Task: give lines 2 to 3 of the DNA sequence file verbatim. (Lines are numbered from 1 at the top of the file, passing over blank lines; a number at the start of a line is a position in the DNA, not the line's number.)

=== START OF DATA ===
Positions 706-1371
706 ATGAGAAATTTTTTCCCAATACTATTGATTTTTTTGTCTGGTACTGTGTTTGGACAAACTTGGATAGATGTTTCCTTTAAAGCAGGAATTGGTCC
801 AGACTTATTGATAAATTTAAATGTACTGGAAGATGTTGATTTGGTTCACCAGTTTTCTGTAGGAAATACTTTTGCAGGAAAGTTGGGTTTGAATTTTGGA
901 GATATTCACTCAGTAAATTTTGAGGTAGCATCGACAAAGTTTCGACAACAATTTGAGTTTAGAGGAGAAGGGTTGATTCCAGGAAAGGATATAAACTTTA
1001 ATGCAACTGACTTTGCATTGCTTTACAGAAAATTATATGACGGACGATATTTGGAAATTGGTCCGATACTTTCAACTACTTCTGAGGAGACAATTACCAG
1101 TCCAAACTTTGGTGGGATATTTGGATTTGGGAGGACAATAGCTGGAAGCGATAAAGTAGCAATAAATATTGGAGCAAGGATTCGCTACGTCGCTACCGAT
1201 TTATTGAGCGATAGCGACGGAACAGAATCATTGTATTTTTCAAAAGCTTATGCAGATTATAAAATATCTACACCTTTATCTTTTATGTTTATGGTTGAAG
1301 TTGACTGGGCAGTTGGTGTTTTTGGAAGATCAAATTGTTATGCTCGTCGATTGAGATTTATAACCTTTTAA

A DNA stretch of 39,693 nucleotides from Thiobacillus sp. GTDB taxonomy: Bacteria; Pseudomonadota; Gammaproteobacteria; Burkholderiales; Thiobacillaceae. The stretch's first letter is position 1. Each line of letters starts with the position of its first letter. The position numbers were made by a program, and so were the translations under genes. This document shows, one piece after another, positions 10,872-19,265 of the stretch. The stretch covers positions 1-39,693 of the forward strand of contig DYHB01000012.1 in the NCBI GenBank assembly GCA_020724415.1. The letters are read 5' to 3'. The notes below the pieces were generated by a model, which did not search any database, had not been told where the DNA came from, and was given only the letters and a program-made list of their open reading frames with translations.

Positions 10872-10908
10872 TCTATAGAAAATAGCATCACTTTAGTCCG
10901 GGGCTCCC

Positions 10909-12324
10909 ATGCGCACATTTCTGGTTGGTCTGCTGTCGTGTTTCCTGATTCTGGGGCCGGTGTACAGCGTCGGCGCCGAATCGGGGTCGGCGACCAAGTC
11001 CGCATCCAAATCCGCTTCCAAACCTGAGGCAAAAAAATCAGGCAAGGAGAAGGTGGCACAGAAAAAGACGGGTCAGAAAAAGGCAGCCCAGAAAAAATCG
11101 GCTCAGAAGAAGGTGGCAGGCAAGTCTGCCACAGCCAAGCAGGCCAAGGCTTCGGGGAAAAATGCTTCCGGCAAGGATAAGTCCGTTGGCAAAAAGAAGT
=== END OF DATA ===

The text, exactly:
706 ATGAGAAATTTTTTCCCAATACTATTGATTTTTTTGTCTGGTACTGTGTTTGGACAAACTTGGATAGATGTTTCCTTTAAAGCAGGAATTGGTCC
801 AGACTTATTGATAAATTTAAATGTACTGGAAGATGTTGATTTGGTTCACCAGTTTTCTGTAGGAAATACTTTTGCAGGAAAGTTGGGTTTGAATTTTGGA